Lemongrass: How Much Vitamin K?

Good news!  There’s no vitamin K in lemongrass/citronella.  None! Not in:

  • 1 tablespoon/5 grams
  • 1 ounce/28 grams
  • 3.5 ounces/100 grams

 

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Cheese Whiz: How Much Vitamin K?

I have not had Cheese Whiz in decades…  On reflection, it seemed to be one of the thing that came out of the 1980s.

In Cheese Whiz (source):

  • 1 ounce/28 grams contains no vitamin K
  • 3.5 ounces/100 grams contains no vitamin K

What it is, is a lot of fat, sodium, and cholesterol.  It is high in calcium, and calories.

Leeks: How Much Vitamin K?

Sad news if you’re on warfarin/coumadin, and love leeks – they are quite high in vitamin K (cooked or raw):

  • 1 ounce/28 grams of cooked leek contains 7.1 mcg of vitamin K, 9 % Daily Value (DV)
  • ~3.5 ounces/100 grams of cooked leek contains 25.4 mcg of vitamin K, 32 % DV

If it’s a consistent part of your diet, your medication dose already covers it.  But you could save a bit on medication if you minimized (or stopped to eat an alternative).  Otherwise, like all other foods that are high in vitamin K that aren’t part of your consistent diet – I suggest that you eat after a blood test in hopes of having enough time to get your INR level back to the same level.  But that’s something I’d only suggest if your testing interval is upwards of a month.

Mild Concussion? Simple Blood Test Might Detect Injury Up to a Week After

A barely bruised brain can send out molecular SOS signals in the blood for days after an injury, researchers report this week in JAMA Neurology.

The finding suggests that new blood tests, already in development to detect those signals, may be able to identify even the mildest concussions well after a knock to the head.

Source: Mild concussion? Simple blood test can detect injury up to a week after

Concussions are a clinical diagnosis, and not determined by imaging such as a CT scan of the brain.  Most people who have a concussion have a normal CT. From reading the abstract, it appears that the CT was performed to rule out an intracranial lesion (such as a subdural hematoma) which is a related but different issue from a concussion. The utility of the blood test would be to detect evidence of a recent concussive event without the need to perform neurologic testing.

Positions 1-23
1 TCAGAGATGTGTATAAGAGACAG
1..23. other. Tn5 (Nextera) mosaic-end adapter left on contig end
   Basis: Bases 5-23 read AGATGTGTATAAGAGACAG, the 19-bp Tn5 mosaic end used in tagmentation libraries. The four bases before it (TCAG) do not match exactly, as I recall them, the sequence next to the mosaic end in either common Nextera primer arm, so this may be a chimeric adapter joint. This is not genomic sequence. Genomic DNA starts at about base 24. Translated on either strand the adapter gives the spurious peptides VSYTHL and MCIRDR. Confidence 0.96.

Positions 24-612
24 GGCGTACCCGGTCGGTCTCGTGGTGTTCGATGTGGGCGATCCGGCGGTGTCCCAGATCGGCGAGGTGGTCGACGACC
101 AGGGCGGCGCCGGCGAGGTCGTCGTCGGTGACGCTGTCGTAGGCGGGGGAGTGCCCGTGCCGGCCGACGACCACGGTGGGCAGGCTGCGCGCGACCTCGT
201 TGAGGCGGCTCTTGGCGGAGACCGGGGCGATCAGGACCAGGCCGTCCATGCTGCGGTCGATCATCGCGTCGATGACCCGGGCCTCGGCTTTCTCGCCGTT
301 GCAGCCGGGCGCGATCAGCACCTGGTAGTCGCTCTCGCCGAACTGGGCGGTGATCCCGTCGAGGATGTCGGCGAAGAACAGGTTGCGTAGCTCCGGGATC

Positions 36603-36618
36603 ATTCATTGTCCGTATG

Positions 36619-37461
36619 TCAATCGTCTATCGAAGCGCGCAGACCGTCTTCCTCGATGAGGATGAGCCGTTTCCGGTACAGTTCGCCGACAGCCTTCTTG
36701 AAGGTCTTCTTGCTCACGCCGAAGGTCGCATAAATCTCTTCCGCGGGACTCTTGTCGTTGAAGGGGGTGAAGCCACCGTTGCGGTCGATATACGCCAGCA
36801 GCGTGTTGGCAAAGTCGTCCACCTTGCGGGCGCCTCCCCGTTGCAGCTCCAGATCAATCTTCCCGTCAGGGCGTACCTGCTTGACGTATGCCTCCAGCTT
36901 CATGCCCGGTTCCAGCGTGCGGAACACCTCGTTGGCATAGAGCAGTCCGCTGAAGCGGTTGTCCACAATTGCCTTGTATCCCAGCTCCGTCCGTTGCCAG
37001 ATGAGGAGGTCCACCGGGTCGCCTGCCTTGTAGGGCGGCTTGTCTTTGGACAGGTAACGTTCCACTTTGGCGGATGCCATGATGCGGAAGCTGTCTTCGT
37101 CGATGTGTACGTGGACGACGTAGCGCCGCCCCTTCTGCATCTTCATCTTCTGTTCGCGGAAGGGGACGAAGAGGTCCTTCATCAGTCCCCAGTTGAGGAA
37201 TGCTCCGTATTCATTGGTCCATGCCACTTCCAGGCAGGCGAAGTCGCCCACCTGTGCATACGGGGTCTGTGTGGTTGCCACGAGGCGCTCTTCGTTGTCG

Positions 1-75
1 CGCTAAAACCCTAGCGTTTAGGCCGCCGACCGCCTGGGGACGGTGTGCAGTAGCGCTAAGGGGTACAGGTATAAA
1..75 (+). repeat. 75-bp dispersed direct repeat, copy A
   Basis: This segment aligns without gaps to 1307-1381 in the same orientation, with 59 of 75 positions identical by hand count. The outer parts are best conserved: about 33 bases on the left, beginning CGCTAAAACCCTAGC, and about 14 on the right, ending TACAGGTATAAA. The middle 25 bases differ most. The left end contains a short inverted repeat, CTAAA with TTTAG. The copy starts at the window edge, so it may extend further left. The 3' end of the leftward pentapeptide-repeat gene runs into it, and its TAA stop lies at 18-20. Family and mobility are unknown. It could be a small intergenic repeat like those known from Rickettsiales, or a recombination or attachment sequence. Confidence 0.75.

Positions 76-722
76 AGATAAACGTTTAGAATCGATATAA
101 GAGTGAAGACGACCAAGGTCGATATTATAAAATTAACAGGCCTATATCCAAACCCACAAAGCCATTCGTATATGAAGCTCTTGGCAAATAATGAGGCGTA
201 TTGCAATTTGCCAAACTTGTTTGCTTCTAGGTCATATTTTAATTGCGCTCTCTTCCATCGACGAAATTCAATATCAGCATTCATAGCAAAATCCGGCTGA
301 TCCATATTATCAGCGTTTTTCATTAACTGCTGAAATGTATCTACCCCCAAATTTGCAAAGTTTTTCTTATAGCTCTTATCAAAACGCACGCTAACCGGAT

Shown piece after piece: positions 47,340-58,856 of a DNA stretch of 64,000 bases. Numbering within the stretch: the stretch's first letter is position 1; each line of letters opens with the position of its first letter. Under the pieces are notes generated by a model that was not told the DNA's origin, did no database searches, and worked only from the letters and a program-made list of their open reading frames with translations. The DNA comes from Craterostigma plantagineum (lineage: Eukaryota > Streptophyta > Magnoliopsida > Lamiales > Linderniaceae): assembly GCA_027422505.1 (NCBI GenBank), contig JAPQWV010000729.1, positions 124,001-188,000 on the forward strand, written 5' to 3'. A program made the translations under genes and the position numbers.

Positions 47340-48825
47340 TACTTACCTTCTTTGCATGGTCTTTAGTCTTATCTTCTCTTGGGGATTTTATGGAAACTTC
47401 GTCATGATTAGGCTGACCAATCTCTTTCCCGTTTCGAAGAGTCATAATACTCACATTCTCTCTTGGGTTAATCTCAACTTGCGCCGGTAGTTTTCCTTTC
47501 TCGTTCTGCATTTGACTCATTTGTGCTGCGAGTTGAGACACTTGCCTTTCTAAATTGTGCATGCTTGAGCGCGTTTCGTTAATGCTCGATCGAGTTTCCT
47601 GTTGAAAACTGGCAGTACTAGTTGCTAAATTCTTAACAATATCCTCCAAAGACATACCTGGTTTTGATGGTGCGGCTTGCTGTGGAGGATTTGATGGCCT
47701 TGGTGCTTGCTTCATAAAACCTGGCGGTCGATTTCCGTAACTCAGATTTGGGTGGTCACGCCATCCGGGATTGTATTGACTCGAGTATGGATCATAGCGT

This is an interesting assessment of the news: http://www.healthnewsreview.org/review/new-blood-test-detect-concussions/

Warfarin/Coumadin = Concussion?

Being on warfarin/coumadin does not make us at more risk for concussions – it increases the risk for intracranial bleeding, most often [when it happens] is a subdural hematoma (SDH). Patients with even mild head injuries who are on warfarin/coumadin who come to the emergency department almost always receive a CT scan to check for a SDH. Some recommendations even say that they should all received a second CT in 12-24 hours to check for any delayed bleeding. But this is entirely different than a concussion.

There is a chance that this would help reduce the number of CTs though. The article indicates that the blood tests are elevated in people with SDH as well as other intracranial bleeding types. Therefore it may be possible to derive a guideline that if a patient on warfarin/coumadin with a head injury has a negative blood test, then a scan wouldn’t be necessary. That would definitely be helpful.

Leek: How Much Vitamin K?

Unless it’s a consistent part of your diet, consuming leek will mess with your INR:

If leek is a part of your diet, you could probably save on medication expense if you no longer consume leek.   I’m just sayin’…

Turbinado Sugar: How Much Vitamin K?